We do need to make meeting regulations and licensing less onourous, but here does need to be some kind of standard you have to maintain, especially when it comes to quality and safety.

    So you are saying that without licensing we can’t have laws that people have to follow? Sorry Mike, I don’t buy that for one second. You may be crazy enough to buy the idiotic premise that these crooks require licensing so they can protect us, but upon close examination, that premise falls apart and it is obvious to anyone paying attention that this requirement exists to allow government to get more income and control access, which if they didn’t wield as a weapon against those they don’t like for reasons other than that they are not capable of doing the services they sell, wouldn’t be a problem.

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  7. mikedomi39

    I once reported an issue to them here in CT and got told they could do nothing about it, likely because the person I reported on was big buddies with one of the donkeys that has held perpetual office in this state, and I wasn’t.

    I’m sorry to hear that, but one anecdotal incident doesnt seem enough to blow the concept of licensing out of the water.

    So you are saying that without licensing we can’t have laws that people have to follow?

    No, I’m saying that having one legal hoop to jump through in your state and locality isn’t that onerous. Three or four? now I understand Hal’s point.

    but upon close examination, that premise falls apart and it is obvious to anyone paying attention that this requirement exists to allow government to get more income and control access, which if they didn’t wield as a weapon against those they don’t like for reasons other than that they are not capable of doing the services they sell, wouldn’t be a problem.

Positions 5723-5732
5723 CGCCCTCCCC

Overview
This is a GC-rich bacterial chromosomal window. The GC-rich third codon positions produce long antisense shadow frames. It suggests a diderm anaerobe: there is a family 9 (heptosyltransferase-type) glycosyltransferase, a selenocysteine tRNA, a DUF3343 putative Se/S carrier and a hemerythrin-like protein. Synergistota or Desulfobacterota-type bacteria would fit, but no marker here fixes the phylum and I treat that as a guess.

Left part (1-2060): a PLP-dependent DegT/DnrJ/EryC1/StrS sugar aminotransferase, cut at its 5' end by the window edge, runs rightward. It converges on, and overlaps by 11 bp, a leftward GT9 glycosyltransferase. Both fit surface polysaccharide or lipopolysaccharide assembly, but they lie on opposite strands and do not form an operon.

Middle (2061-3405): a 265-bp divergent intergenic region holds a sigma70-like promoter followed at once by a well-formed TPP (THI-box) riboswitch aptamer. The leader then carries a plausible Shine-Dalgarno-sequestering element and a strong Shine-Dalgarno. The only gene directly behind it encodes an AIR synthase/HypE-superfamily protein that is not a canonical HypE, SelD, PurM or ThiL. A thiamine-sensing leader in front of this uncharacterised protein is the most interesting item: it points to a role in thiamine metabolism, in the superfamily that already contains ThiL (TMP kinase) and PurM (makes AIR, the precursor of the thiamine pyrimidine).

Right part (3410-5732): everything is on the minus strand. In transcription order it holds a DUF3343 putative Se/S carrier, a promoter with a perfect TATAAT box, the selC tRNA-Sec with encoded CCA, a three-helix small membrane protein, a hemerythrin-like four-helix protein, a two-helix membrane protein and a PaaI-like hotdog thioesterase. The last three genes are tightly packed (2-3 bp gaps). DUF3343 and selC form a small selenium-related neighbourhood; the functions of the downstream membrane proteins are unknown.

I know this is blasphemy here, but governments need revenue. As long as it isn’t an onurous amount, I just don’t see a problem with a licensing transaction. and to your other point, that sounds alot like discrimination, and more than enough grounds to sue.

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  8. Rann

    Since when does licensing have anything to do with running a safe establishment?

    While you can lose your license for being unsafe, that seems like somewhat circular logic.

    “We need business licenses!”
    “Why?”
    “So that unsafe businesses can lose their license!”
    “Couldn’t you just make being unsafe against the law? Actually, isn’t it already against the law?”
    “… WE NEED BUSINESS LICENSES.”

    I know this is blasphemy here, but governments need revenue.

    He pulls back, he pitches, HE’S STRUCK OUT THE STRAWMAN! Oh my! Impressive!

    Unfortunately he will now be pitching to another actual player.

    Considering that businesses already pay taxes on any number of things… including pretty much every time they sell something to someone… why exactly does the government need extra revenue from business licenses? Except… y’know… to pay the salaries of all the government employees that oversee licensing.

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  9. sahrab

    but here does need to be some kind of standard you have to maintain, especially when it comes to quality and safety

    You do realize this is a flavor of the “Do it for the Children” meme?